An enlightening, introspective analysis of Existentialism as a philosophy and as an integral component of Camus' literary genre. WOW!
Camus's The Stranger is a grim profession that choice and individual freedom are
integral components of human nature, and the commitment and responsibility that accompany
these elements are ultimately the deciding factors of the morality of one's existence. Meursault
is placed in an indifferent world, a world that embraces absurdity and persecutes reason; such is
the nature of existentialist belief, that rationalization and logic are ultimately the essence of
humanity, and that societal premonitions and an irrelevant status quo serve only to perpetuate a
false sense of truth.
Meursault's virtue, as well as his undoing, lies in his unique tendency to choose, and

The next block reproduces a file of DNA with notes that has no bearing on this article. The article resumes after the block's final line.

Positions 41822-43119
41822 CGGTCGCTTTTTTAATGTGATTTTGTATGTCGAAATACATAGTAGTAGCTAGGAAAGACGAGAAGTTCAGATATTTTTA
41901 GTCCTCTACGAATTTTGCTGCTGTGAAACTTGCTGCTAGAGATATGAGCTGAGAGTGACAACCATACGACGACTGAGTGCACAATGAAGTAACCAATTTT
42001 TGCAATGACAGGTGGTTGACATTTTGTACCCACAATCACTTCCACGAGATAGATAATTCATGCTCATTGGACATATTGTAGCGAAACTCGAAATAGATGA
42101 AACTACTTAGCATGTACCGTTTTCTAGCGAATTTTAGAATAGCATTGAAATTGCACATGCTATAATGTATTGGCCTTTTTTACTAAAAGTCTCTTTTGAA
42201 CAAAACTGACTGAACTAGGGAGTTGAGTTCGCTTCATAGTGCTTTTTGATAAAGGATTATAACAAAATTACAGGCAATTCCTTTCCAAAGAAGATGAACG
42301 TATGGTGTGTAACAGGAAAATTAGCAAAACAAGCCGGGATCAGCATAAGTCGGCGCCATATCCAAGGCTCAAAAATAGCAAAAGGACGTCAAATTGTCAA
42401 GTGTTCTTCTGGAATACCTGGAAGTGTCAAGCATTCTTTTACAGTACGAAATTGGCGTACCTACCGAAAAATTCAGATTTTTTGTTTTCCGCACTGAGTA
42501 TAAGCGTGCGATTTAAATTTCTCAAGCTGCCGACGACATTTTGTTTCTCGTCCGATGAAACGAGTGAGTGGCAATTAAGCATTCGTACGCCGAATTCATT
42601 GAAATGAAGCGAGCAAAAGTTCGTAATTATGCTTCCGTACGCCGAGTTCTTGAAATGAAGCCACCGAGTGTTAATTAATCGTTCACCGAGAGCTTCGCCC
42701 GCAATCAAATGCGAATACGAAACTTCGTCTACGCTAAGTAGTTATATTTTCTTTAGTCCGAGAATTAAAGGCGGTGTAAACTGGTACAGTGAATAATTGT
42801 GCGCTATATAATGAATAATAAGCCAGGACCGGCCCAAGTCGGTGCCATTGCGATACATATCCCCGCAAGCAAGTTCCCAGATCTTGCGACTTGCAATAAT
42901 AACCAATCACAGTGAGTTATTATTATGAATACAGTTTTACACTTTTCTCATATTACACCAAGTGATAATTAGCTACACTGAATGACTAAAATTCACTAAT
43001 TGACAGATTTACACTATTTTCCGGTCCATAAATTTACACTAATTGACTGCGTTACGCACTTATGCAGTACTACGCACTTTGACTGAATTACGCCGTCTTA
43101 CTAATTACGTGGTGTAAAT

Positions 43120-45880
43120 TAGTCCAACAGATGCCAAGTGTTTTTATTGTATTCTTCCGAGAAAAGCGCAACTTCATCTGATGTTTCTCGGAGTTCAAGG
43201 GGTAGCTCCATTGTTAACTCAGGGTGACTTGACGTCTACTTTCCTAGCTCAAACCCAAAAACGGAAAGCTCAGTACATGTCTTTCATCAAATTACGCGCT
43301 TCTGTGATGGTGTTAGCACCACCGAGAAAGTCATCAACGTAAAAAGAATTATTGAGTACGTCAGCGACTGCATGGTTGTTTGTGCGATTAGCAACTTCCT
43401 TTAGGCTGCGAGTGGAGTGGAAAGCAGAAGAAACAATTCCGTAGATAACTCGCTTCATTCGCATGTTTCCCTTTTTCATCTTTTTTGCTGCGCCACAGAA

thereby exist, without computing objective standards or universal sentiment. His stoic, de facto
existentialism is a catalyst for endless conflict between his rationalization- and logic-based
existence and that of others, which focuses on an objective subscription to 'the norm' ; such is
evident in heated discussions with the magistrate and prison minister, who are seen as paragons
of invalid logic and the quixotic, quasi-passionate pursuit of hackneyed conformity.
No windmills are slain1 in this simulated existence; absurdity of a different ilk dominates
the popular mentality, one which would alienate a man based on his perceived indifference
towards the mundane, and try, convict, and execute a man based on his lack of purported
empathy towards the irrelevant. Attention to the trial sequence will reveal that the key elements
of the conviction had little to do with the actual crime Meursault had committed, but rather the
'unspeakable atrocities' he had committed while in mourning of his mother's death, which
consisted of smoking a cigarette, drinking a cup of coffee, and failing to cry or appear sufficiently
distraught. Indeed, the...